Some disgusting shit has done what disgusting shits do. That is, something quite disgusting.
A national sports retail chain has apologised for selling a Manchester United shirt bearing a Hillsborough insult.
The fan paid £55 for the shirt and the slur to be printed about the 1989 disaster which killed 96 Liverpool FC fans.
On it, he chose the number 96 and under it the words "Not Enough". Above the number were the letters YSB - which stands for You Scouse B*****ds. The man's Facebook page was shut down.
Quite right too. I hope someone rips his balls off with a rusty pair of pliers for being such an evil waste of DNA.
As someone who spent many a Saturday, as a youngster, helplessly hemmed in by fencing at high-profile football matches. And having been at an FA Cup semi-final just twelve months prior to the Hillsborough disaster, it often crosses my mind that, in hindsight, all of us who attended football were in a fair amount of danger back then.
Anyone who makes a team rivalry point on the back of people who died in such a tragedy is a sick cunt, pure and simple (no apology for terminology).
However, after Boris Johnson's piece in 2004 about Liverpudlians wallowing in 'victim status', comments like this really aren't helping to dispel the sentiment.
Sports Direct said the employee who marked up the shirt did not know what the message meant. But Margaret Aspinall, whose son James, 18, was killed at Hillsborough, said she did not believe that.
Mrs Aspinall, chairman of the Hillsborough Family Support Group, said: "I think Sports Direct are worse than the guy who wanted it put on the back of his shirt. Printing that message is like inciting trouble, it is an absolute disgrace and Sports Direct should be ashamed.
Sorry? A sports clothing firm with 470 shops making thousands of transactions per day, who instantly apologised and contacted Facebook to close this guy's account once they realised what had happened, are worse than him?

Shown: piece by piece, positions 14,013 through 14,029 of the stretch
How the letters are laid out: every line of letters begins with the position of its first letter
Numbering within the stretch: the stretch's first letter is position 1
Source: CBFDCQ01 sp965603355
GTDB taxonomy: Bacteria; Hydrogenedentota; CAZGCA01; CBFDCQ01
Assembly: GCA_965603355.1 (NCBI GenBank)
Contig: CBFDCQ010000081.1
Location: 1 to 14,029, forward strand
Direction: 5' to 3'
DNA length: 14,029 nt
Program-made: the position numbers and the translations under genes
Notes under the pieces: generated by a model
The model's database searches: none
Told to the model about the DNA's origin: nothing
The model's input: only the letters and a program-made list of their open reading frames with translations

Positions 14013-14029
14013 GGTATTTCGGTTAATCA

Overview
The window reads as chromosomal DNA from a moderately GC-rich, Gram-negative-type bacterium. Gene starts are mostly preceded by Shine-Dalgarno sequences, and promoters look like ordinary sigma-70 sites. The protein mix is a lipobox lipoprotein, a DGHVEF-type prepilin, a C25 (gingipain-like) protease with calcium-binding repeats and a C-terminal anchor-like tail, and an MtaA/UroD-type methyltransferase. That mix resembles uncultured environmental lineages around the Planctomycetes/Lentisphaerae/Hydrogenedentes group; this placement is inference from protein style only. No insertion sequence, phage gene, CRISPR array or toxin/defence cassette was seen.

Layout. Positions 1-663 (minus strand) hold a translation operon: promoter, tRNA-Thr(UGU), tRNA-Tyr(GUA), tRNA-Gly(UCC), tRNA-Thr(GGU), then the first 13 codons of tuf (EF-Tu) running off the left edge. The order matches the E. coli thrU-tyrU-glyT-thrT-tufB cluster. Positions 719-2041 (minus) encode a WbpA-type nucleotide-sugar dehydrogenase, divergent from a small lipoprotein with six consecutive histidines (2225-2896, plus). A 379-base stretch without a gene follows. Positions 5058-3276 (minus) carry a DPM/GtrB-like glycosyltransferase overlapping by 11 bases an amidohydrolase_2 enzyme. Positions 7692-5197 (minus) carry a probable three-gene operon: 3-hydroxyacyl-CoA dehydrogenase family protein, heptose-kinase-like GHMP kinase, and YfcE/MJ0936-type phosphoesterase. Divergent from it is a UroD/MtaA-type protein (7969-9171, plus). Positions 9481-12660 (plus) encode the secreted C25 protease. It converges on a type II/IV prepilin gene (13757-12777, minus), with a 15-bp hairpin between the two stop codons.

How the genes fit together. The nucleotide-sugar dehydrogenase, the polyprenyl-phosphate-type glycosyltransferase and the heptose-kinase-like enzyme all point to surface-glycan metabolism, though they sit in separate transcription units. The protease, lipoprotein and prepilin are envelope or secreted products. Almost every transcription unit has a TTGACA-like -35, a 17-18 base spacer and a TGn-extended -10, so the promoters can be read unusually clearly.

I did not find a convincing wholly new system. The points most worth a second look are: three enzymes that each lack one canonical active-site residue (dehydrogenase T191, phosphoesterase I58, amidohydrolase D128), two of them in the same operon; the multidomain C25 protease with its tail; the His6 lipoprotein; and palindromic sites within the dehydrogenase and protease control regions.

And is it really so unbelievable that an employee would have not understood what YSB stands for? The Hillsborough disaster was in 1989, a full 20 years ago. The average age of a Sports Direct shop worker may only be a tad higher than that, surely. When I was 20, I was completely unaware of what Aberfan signified. Just a thought.
I can't even begin to imagine the pain that Margaret and Jimmy Aspinall went through on that day in April 1989, and the weeks, months and years that followed. I have read extensively about Hillsborough and the disgraceful denial of justice that followed. As a parent myself, I have been moist-eyed reading books like this on the subject, just as I was rapt and sombre during the memorial coverage earlier this year. I sympathise entirely, I really do.
However, Sports Direct have acted swiftly, responsibly and with compassion. They certainly don't deserve to be ranked lower than a rancid sicko who thinks it a bit of a jolly to piss on the memory of 96 innocent Liverpool fans. Mrs Aspinall's response to Sports Direct and their employee (who may well be very cut up about their inadvertent mistake) is quite wrong.
And what's more, the low-life shit who caused the fuss in the first place, has now ensured that non-offensive personalisation of football shirts is denied to responsible Sports Direct customers everywhere. For good.
"As a result, Sports Direct has taken immediate action and changed the administration policy for printing football shirts across its store network. With immediate effect, it will only allow printing of current football players names and numbers on football shirts."
Such does life deteriorate and pander to the whims of the sickest in society (see Huntley and CRB hysteria). Can we not stop allowing these people to win, and singling out the wrong targets for attack?